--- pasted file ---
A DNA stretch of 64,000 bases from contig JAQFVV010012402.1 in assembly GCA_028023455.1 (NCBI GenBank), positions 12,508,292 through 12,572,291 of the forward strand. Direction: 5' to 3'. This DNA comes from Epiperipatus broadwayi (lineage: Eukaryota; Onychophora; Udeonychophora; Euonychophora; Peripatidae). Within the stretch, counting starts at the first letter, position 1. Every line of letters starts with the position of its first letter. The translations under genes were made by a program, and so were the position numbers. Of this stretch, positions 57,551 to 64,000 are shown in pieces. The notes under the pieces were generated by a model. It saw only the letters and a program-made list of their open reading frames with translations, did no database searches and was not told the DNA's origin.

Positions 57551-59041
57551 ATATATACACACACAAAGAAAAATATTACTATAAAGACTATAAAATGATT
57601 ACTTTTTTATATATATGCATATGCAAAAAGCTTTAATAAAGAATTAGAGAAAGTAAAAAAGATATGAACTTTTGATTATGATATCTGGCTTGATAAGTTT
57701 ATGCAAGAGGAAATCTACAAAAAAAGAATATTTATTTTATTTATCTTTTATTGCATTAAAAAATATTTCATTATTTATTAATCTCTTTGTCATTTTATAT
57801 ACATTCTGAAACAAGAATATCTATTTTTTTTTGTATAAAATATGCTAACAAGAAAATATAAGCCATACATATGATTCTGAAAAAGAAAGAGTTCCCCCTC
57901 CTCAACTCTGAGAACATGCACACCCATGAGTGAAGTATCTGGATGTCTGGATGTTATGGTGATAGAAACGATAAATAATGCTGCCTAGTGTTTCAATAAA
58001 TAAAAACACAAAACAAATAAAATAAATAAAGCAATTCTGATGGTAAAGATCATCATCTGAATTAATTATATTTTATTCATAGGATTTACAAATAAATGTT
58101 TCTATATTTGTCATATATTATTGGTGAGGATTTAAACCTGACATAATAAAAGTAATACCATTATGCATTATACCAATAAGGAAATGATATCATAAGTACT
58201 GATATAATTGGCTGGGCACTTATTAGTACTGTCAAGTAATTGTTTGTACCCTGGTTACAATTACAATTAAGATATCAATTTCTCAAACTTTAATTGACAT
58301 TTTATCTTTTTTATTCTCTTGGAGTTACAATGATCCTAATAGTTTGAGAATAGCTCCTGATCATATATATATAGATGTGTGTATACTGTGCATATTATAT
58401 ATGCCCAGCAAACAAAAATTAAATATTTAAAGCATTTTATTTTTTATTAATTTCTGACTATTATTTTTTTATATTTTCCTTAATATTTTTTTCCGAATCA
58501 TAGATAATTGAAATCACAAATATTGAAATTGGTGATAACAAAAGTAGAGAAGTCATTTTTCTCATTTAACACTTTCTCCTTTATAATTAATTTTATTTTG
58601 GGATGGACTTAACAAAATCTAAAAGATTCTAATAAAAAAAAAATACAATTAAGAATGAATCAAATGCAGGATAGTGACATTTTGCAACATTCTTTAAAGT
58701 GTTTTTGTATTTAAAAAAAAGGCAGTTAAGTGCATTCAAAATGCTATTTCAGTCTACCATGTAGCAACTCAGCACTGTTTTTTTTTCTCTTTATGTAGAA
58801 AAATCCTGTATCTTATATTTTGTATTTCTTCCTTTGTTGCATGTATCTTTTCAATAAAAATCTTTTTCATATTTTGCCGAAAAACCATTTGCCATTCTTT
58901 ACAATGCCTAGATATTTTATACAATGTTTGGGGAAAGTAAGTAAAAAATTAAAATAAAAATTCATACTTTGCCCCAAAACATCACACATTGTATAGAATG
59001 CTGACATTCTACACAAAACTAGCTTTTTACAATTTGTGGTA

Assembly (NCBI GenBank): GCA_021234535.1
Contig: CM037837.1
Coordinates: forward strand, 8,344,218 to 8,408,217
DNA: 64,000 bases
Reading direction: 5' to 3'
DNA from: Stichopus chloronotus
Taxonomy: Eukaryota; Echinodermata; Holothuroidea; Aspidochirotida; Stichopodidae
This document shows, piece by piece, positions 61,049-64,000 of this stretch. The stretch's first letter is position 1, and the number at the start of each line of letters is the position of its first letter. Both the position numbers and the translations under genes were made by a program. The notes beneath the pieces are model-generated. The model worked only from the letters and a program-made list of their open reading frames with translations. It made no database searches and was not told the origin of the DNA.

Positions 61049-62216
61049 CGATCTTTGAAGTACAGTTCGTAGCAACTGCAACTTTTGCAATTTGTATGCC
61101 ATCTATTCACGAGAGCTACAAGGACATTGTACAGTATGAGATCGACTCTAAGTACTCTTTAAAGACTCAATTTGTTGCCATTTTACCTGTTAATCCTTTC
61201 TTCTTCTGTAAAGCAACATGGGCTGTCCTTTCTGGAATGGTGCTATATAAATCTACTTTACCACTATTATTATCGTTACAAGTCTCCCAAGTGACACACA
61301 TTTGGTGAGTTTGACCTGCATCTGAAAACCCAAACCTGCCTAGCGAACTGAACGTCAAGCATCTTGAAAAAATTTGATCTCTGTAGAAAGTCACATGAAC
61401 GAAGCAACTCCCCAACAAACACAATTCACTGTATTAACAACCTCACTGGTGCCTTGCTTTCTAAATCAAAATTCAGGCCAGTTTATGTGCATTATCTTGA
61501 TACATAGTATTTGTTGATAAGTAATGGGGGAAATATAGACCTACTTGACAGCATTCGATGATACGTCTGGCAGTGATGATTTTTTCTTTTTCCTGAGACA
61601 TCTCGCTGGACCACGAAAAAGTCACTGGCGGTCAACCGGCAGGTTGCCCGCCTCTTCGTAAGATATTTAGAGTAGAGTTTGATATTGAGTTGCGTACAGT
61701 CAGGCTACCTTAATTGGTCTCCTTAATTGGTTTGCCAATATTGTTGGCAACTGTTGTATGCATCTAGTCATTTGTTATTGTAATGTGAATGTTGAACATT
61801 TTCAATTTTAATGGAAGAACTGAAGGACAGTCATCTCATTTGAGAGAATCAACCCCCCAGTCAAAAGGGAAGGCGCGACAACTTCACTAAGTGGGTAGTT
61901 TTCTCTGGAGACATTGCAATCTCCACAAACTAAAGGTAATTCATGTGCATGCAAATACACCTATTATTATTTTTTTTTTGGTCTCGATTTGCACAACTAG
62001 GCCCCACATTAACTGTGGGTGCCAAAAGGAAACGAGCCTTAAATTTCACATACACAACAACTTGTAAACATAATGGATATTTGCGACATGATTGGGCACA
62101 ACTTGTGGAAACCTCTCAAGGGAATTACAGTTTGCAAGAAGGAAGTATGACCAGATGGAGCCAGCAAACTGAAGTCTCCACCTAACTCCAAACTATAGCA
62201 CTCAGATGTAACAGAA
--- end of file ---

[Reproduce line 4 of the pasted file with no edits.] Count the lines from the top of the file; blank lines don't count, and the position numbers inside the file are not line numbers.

57601 ACTTTTTTATATATATGCATATGCAAAAAGCTTTAATAAAGAATTAGAGAAAGTAAAAAAGATATGAACTTTTGATTATGATATCTGGCTTGATAAGTTT